Desperately seeking GPs
There is a lack of general practitioners in Switzerland, particularly in rural areas. Initial steps to rectify this situation are proving effective, but the profile of GPs is changing.
Many people are still familiar with the concept of the traditional family doctor. For a long time, GPs in Switzerland were as much a part of the fabric of local life as members of the clergy. They were more commonly male than female, and their practices were almost always open. You could contact them at night, at weekends and at Christmas. They would visit you at home and care for your entire family, young and old. Their wives would hold the fort for them, managing the children and the household. Later one of their sons would inherit the practice, where possible. Yet this is increasingly becoming a thing of the past.
Family doctors who wish to retire due to age now have a hard time finding someone to take over their practice – particularly in rural areas or peripheral regions. Many of them delay their retirement and carry on until they are 70. This situation may get even worse. Some 19,000 doctors work in the outpatient sector, 40 per cent of whom are general practitioners. The average age of GPs in Switzerland is 55. Many are about to retire. Meanwhile, demand for medical care is likely to increase amid an ageing population and a rise in chronic illnesses (see additional text). A study by the University of Basel warns that Switzerland already has a shortfall of 2,000 GPs. This figure could double in the future.
The backbone of primary care
Family doctors in Switzerland are important because, as general practitioners, they form the backbone of primary care. At 4.3 per thousand inhabitants, Switzerland actually has a high density of doctors compared to other countries (hospital physicians included). However, the spread of doctors around the country is uneven. The urban canton of Basel-Stadt has 10.1 doctors per thousand inhabitants, while the mountainous canton of Uri only has 1.8. Divergent trends also come into the equation. On the one hand, there is a shortage of GPs. On the other hand, entry restrictions are designed to prevent too many independent doctors from practising. This particularly applies to the more expensive specialists who work in urban areas. Thus, there is a danger of having at the same time a lack of doctors and a surplus of doctors.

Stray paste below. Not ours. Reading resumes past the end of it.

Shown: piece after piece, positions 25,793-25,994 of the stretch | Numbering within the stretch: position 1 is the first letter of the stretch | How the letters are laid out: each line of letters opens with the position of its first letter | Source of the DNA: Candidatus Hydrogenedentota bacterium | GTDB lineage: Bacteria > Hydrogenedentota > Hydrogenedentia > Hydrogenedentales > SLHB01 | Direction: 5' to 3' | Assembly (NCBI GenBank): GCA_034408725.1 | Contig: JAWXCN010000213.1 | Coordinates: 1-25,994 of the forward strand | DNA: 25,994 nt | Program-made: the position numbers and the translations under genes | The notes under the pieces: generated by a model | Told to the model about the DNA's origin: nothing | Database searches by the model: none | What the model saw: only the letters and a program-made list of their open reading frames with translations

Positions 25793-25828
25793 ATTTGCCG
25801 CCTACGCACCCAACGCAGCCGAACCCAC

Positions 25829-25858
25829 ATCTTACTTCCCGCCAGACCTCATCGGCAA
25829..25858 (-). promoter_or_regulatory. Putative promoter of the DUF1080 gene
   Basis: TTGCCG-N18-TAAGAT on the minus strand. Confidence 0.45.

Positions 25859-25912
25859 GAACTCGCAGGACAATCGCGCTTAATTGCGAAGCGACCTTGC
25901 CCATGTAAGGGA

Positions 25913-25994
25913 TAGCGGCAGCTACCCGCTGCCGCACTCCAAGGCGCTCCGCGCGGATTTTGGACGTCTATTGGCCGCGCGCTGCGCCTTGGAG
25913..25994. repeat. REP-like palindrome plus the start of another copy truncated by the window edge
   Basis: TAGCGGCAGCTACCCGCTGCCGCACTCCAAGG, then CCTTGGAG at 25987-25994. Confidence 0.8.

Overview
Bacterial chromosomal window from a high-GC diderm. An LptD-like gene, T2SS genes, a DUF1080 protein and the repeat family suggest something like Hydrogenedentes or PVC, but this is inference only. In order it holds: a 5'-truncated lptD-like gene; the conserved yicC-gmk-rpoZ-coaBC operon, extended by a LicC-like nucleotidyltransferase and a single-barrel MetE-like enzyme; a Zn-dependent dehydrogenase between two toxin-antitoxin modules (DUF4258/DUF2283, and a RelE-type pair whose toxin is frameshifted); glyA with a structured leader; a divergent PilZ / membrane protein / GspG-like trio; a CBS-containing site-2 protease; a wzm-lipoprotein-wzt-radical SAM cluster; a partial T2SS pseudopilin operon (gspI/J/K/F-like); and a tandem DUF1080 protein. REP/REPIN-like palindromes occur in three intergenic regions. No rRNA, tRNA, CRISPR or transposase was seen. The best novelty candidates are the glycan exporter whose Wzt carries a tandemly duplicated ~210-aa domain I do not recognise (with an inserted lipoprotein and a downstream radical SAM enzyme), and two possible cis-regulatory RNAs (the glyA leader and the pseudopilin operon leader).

One thing that is clear, however, is that healthcare costs in Switzerland are increasing year by year. Switzerland’s mandatory health insurance premiums reflect this. Policymakers have difficulty curbing the rise in costs. This is due, not least, to the complicated Swiss healthcare system that involves both state intervention and the free market, and features numerous stakeholders and varied interests – from the federal government, the cantons and municipalities, to doctors, hospitals, health insurers and patients.